Challenges of Governance in Imo


Sam Amadi ‎explains why development has remained elusive in Imo State in the recent past

As Nigeria prepares for a new beginning after the 2019 elections it is important to consider the affairs of the states. They have been much more remiss in democratic accountability and effective management than the federal government. Whilst Nigeria’s civil society and its international confederates are helping to build the capacity of the federal government for democratic and effective governance, state governments are left to degrade into incompetent and corrupt aristocracies.

There is no better example of such an incompetent and corrupt aristocracy than Imo State. Anyone who has even a passing interest in politics will easily acknowledge that Imo State is witnessing gross mismanagement. The Rochas Okorocha’s administration has turned what was the fastest industrializing state under Sam Mbakwe into both a basket case and the exemplar of ‘leadership as theatre’. To understand how much Imo State has fallen under Governor Okorocha, consider these statistics. In 2011, when Okorocha became governor, Imo’s Internally Generated Revenue (IGR) was N5,8bn. In 2017, it was N5.9bn. In 2011, Jigawa recorded IGR of N1.5bn and grew it to N5.1bn in 2017. Enugu, in 2011, posted IGR N7.3bn and grew it to N24bn in 2017.

From these statistics, Jigawa was better governed than Imo State in the period under review. It added over N4bn whilst Imo added only N100mn. Enugu, a comparable state, added more than N14bn in the same period. For 7 years, Rochas could only add a paltry N100m to the revenues of the state. IGR tells the story the quality of leadership in the state. An entrepreneurial administration will generate wealth, especially for a state like Imo with incredible natural resources and boosts the highest literacy rate in Nigeria (98%). That Imo is one of the 12 states listed as bankrupt by the ‘Economics Confidential’ is not surprising. You cannot create wealth when a retarded and highly idiosyncratic urban renewal program is destroying markets and commercial facilities in the state.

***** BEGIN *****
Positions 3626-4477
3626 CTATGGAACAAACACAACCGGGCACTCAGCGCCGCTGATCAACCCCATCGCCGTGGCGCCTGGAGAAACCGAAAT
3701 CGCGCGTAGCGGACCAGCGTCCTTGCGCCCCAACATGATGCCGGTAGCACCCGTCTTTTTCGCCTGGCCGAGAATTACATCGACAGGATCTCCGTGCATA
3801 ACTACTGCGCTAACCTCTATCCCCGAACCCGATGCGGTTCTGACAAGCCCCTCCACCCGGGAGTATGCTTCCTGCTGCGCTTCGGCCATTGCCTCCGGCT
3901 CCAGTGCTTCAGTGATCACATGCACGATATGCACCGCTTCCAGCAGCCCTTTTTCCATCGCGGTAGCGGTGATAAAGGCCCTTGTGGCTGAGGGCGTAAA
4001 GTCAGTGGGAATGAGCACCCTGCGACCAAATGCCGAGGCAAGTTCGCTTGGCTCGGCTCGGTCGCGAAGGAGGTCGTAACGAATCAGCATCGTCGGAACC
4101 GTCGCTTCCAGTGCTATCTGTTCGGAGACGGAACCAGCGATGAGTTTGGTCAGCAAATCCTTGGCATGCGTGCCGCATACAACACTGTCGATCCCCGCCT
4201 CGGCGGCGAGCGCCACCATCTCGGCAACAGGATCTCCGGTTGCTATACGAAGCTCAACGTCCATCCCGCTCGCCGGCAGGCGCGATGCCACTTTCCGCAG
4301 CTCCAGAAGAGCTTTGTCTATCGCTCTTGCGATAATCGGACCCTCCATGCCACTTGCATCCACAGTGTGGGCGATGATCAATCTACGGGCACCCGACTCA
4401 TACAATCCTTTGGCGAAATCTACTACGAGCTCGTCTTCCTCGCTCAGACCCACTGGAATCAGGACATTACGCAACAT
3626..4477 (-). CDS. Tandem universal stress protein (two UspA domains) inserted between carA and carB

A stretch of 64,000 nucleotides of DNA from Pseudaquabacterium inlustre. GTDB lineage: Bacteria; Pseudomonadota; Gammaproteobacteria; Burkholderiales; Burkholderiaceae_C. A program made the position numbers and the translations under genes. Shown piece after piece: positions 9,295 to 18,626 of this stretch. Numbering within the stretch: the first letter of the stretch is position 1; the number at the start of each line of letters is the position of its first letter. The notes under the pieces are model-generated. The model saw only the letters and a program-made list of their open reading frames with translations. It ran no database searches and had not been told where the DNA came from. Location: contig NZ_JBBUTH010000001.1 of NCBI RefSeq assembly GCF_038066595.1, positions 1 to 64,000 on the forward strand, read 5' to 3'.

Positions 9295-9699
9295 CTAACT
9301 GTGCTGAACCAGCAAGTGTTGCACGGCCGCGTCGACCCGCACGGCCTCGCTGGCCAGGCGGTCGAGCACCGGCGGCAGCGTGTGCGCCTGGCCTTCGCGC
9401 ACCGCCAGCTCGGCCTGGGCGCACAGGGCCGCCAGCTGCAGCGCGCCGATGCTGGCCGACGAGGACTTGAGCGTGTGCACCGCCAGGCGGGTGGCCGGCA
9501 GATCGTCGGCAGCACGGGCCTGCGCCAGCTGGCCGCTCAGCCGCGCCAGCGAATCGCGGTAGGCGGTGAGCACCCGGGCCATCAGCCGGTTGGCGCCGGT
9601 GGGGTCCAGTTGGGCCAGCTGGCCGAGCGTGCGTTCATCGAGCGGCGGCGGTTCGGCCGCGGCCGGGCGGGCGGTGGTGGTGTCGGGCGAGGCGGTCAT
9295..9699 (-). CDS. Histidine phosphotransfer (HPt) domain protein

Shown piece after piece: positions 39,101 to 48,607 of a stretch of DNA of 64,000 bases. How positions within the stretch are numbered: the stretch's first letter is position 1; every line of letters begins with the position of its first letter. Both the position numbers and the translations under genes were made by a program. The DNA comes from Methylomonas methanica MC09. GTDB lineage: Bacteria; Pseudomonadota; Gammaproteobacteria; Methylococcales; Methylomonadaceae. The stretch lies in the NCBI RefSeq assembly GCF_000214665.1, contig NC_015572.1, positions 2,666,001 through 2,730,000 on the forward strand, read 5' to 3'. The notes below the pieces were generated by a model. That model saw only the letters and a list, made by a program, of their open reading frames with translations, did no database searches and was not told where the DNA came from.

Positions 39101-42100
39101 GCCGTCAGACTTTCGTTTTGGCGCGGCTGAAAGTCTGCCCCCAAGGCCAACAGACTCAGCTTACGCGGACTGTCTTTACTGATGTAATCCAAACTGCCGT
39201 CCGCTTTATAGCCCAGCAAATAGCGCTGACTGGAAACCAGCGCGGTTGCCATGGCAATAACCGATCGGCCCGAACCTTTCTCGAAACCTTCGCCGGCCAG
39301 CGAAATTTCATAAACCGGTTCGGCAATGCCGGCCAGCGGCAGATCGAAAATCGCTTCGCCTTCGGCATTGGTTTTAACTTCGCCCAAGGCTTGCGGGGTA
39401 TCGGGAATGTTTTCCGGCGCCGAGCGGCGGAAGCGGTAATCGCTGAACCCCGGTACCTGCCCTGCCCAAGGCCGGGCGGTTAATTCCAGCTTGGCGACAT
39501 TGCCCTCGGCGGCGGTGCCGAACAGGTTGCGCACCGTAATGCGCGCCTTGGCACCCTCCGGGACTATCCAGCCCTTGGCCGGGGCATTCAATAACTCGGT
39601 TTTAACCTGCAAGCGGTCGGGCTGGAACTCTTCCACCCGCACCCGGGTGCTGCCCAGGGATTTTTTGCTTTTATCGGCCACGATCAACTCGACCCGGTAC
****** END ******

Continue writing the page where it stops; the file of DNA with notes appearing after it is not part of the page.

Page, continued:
The statistics are the same for human capital indicators, especially in education attainment in Imo. Before 2011 Imo states was a leading performer in education in terms of WAEC results. Today, Imo lags most Southeast states in education attainments measured by examination results. The failure of governance in Imo and its concomitant impact on social and economic welfare of Imo people could be a pivot to think about the adverse impact of bad governance at the subnational level and what it means for economic and social development in Nigeria.